Whenever the Oakland A’s move to Vegas — something that feels more like “when” as opposed to “if” — it will be kind of the same story as the Montreal Expos, the last team to move. By the time it happened, the owner and commissioner will tell you it was a poisoned market where no team could flourish. But the truth will be it was made that way by a few, including that very owner and commissioner, salting their own Earth as it were.
Oh sure, there’s still hope at Howard Terminal. There was one small hurdle cleared last week. There’s another vote on the way. But even that going the A’s’ way is no guarantee, and it sure seems like owner John Fisher has been making googly eyes at whatever Vegas is prepared to throw at him that he won’t have to pay for. Oakland can, and should, only do so much. Vegas has already produced a football stadium by going around the public. What’s a second large edifice?
Yesterday, another chapter in the book of “How many people killed the Oakland A’s?” was written in the San Francisco Chronicle, as John Shea documented how Joe Lacob, current owner of the Golden State Warriors, was a mere phone call away from buying the A’s in 2005. The reason he didn’t get the team? Bud Selig wanted the team to go to his college frat buddy Lew Wolff, along with Fisher. Never forget that most of the world’s evil these days germinated in a frat house somewhere. And to all you young kids out there, never feel the need to pay for your friends and join one.
Did Bud know at the time what kind of owners Wolff and then Fisher by himself would be? It’s not something he ever probably considered. He knew Wolff, and he probably knew that he wouldn’t do much to make the other owners look bad, or swim against the tide when Selig tried to fist in all the rules that are crippling the game now that benefited only the owners. The fortunes of the actual team and their fans along with it almost assuredly were never a consideration.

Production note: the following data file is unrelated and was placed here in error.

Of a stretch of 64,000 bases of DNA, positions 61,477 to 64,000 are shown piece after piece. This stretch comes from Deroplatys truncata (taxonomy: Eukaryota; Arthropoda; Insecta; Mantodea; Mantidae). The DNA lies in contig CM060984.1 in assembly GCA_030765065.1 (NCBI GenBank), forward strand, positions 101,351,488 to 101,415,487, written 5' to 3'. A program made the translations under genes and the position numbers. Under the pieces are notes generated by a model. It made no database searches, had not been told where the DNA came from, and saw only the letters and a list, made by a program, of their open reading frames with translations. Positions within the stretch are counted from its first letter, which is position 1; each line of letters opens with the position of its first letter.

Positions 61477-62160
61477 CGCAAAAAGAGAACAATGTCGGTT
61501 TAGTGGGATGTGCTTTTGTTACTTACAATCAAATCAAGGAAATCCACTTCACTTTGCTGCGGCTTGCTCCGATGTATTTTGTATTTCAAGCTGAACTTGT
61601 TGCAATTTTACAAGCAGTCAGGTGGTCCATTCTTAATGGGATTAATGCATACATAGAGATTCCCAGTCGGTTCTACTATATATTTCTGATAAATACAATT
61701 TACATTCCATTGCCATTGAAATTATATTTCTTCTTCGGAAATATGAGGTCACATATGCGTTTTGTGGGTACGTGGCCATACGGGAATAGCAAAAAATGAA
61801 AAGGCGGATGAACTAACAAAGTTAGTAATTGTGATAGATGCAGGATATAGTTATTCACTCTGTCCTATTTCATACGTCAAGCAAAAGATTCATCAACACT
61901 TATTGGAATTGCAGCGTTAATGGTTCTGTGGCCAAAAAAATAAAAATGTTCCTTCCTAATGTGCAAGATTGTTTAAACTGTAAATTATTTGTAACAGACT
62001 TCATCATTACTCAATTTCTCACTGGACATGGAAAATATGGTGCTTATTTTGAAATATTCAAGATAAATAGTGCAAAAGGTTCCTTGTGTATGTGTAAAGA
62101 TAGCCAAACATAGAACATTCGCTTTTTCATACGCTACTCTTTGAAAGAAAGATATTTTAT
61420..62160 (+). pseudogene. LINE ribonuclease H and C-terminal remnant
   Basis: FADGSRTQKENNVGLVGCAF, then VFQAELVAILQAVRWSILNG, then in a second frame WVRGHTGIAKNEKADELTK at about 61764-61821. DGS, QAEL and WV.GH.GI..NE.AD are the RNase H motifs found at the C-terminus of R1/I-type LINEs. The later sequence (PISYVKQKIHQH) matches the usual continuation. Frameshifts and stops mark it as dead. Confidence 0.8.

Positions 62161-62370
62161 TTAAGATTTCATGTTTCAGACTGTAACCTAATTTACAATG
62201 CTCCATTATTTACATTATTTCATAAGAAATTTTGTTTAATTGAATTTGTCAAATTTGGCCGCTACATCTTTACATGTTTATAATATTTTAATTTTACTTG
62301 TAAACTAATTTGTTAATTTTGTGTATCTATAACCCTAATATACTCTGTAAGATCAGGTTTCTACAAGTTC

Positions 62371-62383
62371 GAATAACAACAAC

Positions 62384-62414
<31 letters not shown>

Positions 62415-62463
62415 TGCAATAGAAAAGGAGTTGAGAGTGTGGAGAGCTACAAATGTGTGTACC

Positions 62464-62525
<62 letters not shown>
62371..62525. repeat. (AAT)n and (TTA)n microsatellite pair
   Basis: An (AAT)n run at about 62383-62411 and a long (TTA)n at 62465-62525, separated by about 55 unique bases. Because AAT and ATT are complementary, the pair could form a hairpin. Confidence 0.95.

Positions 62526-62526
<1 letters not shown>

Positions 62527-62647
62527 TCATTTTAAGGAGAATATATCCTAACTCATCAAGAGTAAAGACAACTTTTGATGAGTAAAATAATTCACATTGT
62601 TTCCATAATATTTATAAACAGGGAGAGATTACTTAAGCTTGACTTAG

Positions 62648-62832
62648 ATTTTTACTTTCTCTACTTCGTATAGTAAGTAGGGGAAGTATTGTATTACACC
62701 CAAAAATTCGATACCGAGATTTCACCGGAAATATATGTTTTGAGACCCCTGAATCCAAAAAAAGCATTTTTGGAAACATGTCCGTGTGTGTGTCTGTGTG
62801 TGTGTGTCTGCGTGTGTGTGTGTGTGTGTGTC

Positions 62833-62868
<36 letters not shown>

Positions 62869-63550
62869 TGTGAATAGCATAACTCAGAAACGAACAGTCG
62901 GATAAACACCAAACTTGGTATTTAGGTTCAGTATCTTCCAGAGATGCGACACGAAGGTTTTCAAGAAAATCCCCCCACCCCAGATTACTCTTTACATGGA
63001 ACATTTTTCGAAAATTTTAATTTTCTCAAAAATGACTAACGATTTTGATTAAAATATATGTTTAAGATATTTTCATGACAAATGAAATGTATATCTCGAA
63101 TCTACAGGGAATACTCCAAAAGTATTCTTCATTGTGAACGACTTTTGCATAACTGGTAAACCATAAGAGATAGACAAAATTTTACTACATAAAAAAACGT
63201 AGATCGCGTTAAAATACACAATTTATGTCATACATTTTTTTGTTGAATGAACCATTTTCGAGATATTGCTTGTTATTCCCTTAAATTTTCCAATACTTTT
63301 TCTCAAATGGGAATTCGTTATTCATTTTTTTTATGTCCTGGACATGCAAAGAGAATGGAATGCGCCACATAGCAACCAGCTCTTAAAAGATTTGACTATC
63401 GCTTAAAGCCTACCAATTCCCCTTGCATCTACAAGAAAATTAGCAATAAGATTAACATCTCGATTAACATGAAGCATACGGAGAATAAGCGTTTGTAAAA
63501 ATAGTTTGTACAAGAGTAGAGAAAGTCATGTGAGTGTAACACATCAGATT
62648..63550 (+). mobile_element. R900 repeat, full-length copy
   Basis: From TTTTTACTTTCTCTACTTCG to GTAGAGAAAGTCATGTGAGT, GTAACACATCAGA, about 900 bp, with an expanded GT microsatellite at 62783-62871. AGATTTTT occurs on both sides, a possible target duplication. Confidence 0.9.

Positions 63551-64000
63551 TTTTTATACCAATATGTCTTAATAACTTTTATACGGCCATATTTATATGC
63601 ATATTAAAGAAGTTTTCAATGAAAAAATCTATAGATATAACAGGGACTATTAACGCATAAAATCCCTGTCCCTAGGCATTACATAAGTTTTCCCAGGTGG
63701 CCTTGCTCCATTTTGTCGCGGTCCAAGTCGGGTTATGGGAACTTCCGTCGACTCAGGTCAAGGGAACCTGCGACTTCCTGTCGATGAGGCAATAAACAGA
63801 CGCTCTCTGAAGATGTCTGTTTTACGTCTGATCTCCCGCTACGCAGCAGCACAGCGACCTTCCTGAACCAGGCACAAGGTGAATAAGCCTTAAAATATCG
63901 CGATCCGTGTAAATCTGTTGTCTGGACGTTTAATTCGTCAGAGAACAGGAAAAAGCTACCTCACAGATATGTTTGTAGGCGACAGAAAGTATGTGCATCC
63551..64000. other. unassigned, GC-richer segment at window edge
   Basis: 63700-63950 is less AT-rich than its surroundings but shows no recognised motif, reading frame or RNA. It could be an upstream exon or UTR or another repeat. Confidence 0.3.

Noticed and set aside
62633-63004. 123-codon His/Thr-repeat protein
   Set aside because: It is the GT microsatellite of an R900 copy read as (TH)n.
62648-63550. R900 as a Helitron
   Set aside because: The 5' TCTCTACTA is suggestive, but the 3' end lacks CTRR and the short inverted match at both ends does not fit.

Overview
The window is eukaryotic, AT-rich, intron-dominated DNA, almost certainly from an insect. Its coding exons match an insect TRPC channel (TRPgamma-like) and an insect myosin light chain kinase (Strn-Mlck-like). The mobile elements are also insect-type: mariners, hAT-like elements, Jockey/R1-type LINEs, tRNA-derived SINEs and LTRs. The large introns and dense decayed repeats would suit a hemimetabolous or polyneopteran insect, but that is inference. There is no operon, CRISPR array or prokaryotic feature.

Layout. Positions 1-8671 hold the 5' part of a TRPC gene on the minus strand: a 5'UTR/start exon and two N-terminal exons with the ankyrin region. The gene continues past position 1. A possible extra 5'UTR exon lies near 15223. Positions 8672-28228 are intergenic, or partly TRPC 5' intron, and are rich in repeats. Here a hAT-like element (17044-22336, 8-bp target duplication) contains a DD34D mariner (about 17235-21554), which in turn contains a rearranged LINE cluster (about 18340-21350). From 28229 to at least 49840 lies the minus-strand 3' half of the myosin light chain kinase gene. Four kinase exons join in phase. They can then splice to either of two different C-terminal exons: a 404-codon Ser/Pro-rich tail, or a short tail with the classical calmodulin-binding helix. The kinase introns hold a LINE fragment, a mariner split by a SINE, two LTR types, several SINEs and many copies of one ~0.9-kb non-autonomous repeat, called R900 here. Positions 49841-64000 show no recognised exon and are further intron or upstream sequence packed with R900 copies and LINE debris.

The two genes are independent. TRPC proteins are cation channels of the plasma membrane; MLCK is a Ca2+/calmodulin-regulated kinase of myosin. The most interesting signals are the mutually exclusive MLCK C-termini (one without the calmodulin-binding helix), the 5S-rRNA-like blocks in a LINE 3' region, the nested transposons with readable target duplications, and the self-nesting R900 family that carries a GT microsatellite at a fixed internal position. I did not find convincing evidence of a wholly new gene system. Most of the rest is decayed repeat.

We don’t know what the A’s — currently in last place in the AL West, a whopping 28 games back — would have looked like with Lacob running them, though it’s hard to see how things could be worse. They wouldn’t necessarily be the Warriors, a dynasty of their sport. Baseball and its economics are different. And Lacob didn’t have much pause in moving the Dubs out of their spiritual home in Oakland. Moving the A’s to San Francisco wouldn’t have been an option, obviously.
But first Steve Schott and then Wolff and now Fisher have done everything they can to eradicate one of MLB’s most passionate fanbases. You can only watch the stars you get attached to be shipped off year and after year when they want to make a living wage before you stop getting attached, which is where most A’s fans find themselves now. You can only watch your team do so much to compete before you know there’s a very hard glass ceiling put on yours and their ambition. That’s part of the system that both Selig and now Rob Manfred have constructed, where there’s little impetus to field an expensive and winning team. But the fact that Selig directly had a hand in turning the A’s into this will only rankle whatever fans are left even more, and all for the sake of keeping a team in the secret club.
Somewhere, at some time, Selig loved baseball, and maybe he still does. But not enough to have it cancel out all the things he did to make sure fewer and fewer people do. Clearly Fisher doesn’t, nor does he care about A’s fans, to the point where he doesn’t really care if they show up anymore. He doesn’t have to. It’s a real estate deal to him, as it now is to most of the other owners.
Baseball will occasionally ask itself why it isn’t more popular or can’t attract new fans. The call is coming from inside the house, fam.